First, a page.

Their shape can be flat, rounded, dome-shaped, turned upward like a Pringle, made into peaks and valleys. And they come in a wide variety of colors, whether solid, striped, branded or with any number of custom patterns.
The point is, you can dream big with tension structures. And you should!
Part 2: Adjusting
After you’ve dreamed up your ideal design, the next step is to shape it in a way that reflects the reality: this will have to be engineered in the real world.
You will want to work with an experienced tension structure designer or architect who understands this. They can make the next step much smoother by bringing your vision out of the clouds and down to earth (or at least a little closer to it).
Before you can even think about building your tension structures, a certified engineer (or architect who has this certification) will need to review and approve your design.
The primary reason for this is safety, and the secondary reason is to get approval from the local municipal government. It’s not enough to have an engineer tell you the structure appears safe. They also have to put their seal of approval on the project so you can build it legally.
Some of the considerations include:
- Proper materials. Will the planned supports and fabrics be appropriate for this use?
- Optimum sizing. How thick do the steel and/or cables and canvas fabric need to be?
- Load criteria. Can the structure withstand high winds, heavy rain and hail?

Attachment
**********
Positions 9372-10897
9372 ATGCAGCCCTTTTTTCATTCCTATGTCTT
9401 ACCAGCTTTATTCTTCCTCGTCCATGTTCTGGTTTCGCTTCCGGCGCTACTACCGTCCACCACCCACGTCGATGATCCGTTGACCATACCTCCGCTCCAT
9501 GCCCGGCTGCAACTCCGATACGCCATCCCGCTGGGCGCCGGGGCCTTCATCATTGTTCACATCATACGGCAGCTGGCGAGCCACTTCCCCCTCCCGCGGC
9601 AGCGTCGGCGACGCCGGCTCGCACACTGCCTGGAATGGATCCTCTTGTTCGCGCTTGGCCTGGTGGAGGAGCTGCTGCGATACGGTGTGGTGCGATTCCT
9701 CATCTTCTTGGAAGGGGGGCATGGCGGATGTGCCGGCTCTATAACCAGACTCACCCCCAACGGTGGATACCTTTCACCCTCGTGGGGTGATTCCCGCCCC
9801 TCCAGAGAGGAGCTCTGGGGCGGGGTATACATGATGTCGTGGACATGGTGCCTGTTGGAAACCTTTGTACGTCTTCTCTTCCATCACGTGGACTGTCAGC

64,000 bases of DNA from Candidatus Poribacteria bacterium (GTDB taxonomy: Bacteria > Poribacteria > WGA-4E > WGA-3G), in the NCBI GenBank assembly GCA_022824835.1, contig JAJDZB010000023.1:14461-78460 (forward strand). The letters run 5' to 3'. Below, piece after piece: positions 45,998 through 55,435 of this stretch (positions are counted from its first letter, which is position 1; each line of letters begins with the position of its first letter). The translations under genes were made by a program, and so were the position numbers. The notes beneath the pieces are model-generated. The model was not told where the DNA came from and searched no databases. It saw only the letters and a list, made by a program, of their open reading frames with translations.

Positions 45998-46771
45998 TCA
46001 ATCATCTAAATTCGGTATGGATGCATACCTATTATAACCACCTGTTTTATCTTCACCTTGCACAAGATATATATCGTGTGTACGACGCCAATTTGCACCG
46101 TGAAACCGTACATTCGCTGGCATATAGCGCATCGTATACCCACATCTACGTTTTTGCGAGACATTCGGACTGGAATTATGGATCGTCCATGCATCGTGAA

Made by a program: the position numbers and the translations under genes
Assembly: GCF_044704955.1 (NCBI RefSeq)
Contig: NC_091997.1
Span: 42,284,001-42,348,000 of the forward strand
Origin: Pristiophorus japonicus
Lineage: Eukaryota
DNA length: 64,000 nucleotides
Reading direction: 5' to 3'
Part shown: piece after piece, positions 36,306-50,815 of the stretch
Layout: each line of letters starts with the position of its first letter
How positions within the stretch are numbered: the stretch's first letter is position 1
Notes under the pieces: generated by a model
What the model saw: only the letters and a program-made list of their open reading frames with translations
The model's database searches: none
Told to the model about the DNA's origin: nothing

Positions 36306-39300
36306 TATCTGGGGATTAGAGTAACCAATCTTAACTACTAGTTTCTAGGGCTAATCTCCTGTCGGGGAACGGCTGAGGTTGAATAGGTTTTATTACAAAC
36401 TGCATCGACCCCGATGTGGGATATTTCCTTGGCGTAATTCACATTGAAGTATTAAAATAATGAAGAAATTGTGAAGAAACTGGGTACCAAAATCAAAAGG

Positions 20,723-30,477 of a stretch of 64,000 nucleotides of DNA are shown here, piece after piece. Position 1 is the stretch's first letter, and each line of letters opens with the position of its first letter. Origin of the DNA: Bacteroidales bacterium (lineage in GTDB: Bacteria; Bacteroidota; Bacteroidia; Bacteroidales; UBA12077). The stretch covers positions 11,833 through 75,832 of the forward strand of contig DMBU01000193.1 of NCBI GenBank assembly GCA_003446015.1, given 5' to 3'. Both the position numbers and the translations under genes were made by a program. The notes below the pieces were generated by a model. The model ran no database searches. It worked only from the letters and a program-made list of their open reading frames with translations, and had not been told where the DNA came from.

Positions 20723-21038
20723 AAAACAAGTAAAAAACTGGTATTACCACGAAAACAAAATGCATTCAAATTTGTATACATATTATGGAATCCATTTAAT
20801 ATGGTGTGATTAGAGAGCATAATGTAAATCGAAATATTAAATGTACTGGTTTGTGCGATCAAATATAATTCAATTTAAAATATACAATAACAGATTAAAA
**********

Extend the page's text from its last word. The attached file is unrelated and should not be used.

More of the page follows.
- Foundation. Will the structure be sufficiently secured to the ground and/or buildings?
A thorough review of these and other factors usually ensures you can get the necessary permits to proceed with the project.
Once your designs are approved and you have the permits, you can start manufacturing the components of your tension structures.
The designs are translated into shop drawings. These are like schematics for each component of the structure that give specific instructions for a number of processes.
Steel or Aluminum Welding
The type of metal used for the supports depends on the size of the structure, whether it is free-standing or will be secured to an existing structure (a building), and a number of other factors.
Both steel and aluminum may be used. Cables and primary support beams may be made from steel, while secondary support frames may be made from aluminum. Welding is the process of joining these metals into the desired shape.
Fabric Patterning, Sewing and Welding